The Top 25 UFC Fights of the Pre-TUF Era: Part 1 – 25-16

I love MMA history. Can’t get enough of it. There are times when upcoming fights don’t necessarily excite me, but I’m always able to throw on some older fights and be thoroughly entertained. Some people can’t do this. I feel bad for them. I suppose knowing the result of a fight takes away some of the intrigue, but at the same time you can watch without having to worry about if you made the right pick, bet, or who is going to think you’re an idiot when this fighter you hyped gets clowned. You get to appreciate the fighters and what they did on that particular night.

This is why I go back and I make lists like these. If you gave my ‘Top 25 UFC Fights of the Pre-Zuffa Era‘ a read, you’ll know that I focus less on the significance of the fight or the names involved, and more on the fight itself. Because when all is said and done, when years have passed and the hype has died down, you’re left with only the fight itself to judge how great it really was.

This second installment of the ‘Top 25 UFC Fights’ focuses on the period just before the sport truly exploded and became popular. I was lucky enough to begin watching during this time, and it remains one of my favourites to this day. Over the next week, I will be unveiling what I consider to be the Top 25 UFC Fights of the Pre-TUF Era. This is the term that I use for all the events the UFC held between Zuffa purchasing the company (prior to UFC 30) and the airing of the first season finale of The Ultimate Fighter (which happened after UFC 51).

It was an interesting time for the sport in North America, as the Fertittas and Dana White had seen the potential in the sport, and were basically going through a trial-and-error method of seeing what worked to parlay that potential into tangible results. In the four-year span in which this particular time period took place, we saw the evolution from Pro Wrestling style entrances replete with pyrotechnics, to the production and more down-to-earth style that is often associated with the UFC today. We watched stars rise (Tito Ortiz, Matt Hughes, Chuck Liddell, Randy Couture), fall (Tito Ortiz, Matt Hughes, Chuck Liddell, Randy Couture) and rise again (Ti… err, Matt Hughes, Chuck Liddell, Randy Couture). We saw relics from the sport’s past try to reclaim their former glory (Ken Shamrock, Tank Abbott), and we witnessed a new breed of fighter which would carry the organization into the future (B.J. Penn, Georges St. Pierre). All in all, we saw a lot. Oh, and there were a couple good fights too.

Anyways, without further ado we begin counting up to #1 with the first ten fights on the list:

26. Tito Ortiz vs. Ken Shamrock – UFC 40

Alright, so I know I’ve got you confused already. First, I said I was counting down the top 25, not 26. Then I said I was counting towards #1, not away from it, and this fight pops up right off the bat. In terms of importance to the sport I would rank few fights higher. However, when you go back and watch the fight it is merely good, where a then-elite fighter puts a beating on a man well past his prime. I even considered leaving this fight out all together, but then I thought to myself “this is Tito Ortiz/Ken Shamrock,” this fight basically saved the UFC. I watched it again, and remember what I was just saying about taking the significance out of the fight when judging it? There are some fights in MMA you simply can’t do that with. This is right at the top of that list.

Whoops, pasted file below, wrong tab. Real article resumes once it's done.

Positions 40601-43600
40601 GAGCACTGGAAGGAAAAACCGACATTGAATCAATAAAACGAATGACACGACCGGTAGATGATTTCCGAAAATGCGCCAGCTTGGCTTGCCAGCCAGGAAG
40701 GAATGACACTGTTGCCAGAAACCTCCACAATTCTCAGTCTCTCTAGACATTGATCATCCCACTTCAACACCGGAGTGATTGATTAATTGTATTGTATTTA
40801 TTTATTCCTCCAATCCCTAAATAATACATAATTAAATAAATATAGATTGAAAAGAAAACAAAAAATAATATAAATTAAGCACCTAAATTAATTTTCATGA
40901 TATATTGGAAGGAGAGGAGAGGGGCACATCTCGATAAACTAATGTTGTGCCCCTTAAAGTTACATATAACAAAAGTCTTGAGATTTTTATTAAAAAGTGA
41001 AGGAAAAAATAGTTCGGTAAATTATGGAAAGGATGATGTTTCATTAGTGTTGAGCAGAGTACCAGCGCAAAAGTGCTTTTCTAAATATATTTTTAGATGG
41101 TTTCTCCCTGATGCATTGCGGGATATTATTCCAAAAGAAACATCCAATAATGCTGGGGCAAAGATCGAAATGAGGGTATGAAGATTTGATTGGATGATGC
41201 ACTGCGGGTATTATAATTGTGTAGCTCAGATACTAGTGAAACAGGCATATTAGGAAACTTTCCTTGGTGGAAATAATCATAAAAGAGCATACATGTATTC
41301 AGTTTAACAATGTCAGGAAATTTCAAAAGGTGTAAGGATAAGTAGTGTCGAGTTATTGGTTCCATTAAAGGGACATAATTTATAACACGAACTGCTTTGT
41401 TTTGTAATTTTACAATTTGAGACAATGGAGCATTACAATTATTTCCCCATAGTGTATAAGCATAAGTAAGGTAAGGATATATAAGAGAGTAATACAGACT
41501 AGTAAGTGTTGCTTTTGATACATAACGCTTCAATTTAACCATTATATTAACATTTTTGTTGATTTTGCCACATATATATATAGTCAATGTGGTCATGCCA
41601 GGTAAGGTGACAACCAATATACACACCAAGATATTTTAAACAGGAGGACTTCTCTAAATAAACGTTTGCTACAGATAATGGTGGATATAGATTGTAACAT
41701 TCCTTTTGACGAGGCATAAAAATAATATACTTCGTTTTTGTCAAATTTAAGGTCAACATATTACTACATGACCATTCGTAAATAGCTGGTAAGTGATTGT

Oh, and then there’s the small matter of Ken dropping Tito in the first round and you thinking to yourself (even if only for a moment) that he might actually pull this off.

25. Caol Uno vs. Yves Edwards – UFC 37

This fight is like the proverbial snowball gaining steam as it rolls down the hill. The first round was relatively slow, but featured a couple nice exchanges on the ground. The second round was some pretty solid stuff, with a few reversals, submission attempts from both sides, and Edwards even locking in a Bulldog Choke as the round ended. The third is what you come here to see though, and what makes this fight one which puts the UFC’s decision to put the Lightweight division on ice one of their more questionable decisions. I think I counted four separate times one guy took the other’s back in that round alone, some right after one another. The slow build is worth it, as this fight cracks the bottom end of our list.

24. Andrei Semenov vs. Ricardo Almeida – UFC 35

This was just a great all-around fight between two guys who were serious prospects at the time. It was one of those fights that starts nicely, and just continues to get better as it goes. Ricardo Almeida circa 2002 was the typical Renzo Gracie fighter, aggressive and entertaining on the ground, and surprisingly adept on the feet. This meshed perfectly with Andrei Semenov’s style to make for an exciting fight, and while the stoppage left something to be desired, that can only fall on Mason Crosby, not either of the fighters.

23. Matt Hughes vs. Frank Trigg – UFC 45

While their second fight gets much more attention in terms of being a great fight, the original encounter is also quite the match. It doesn’t feature the comeback  that Hughes/Trigg 2 has become synonymous with, but has just about everything else. In terms of technical wrestling combined and submission grappling this fight was excellent, as both fighters traded takedowns, positions, and submission attempts. Late in the first round, Hughes was able to take his opponent’s back whilst standing and managed to lock in a Rear-Naked Choke, eliciting the tap in one of the more memorable finishes the organization has seen.

22. Phil Baroni vs. Amar Suloev – UFC 37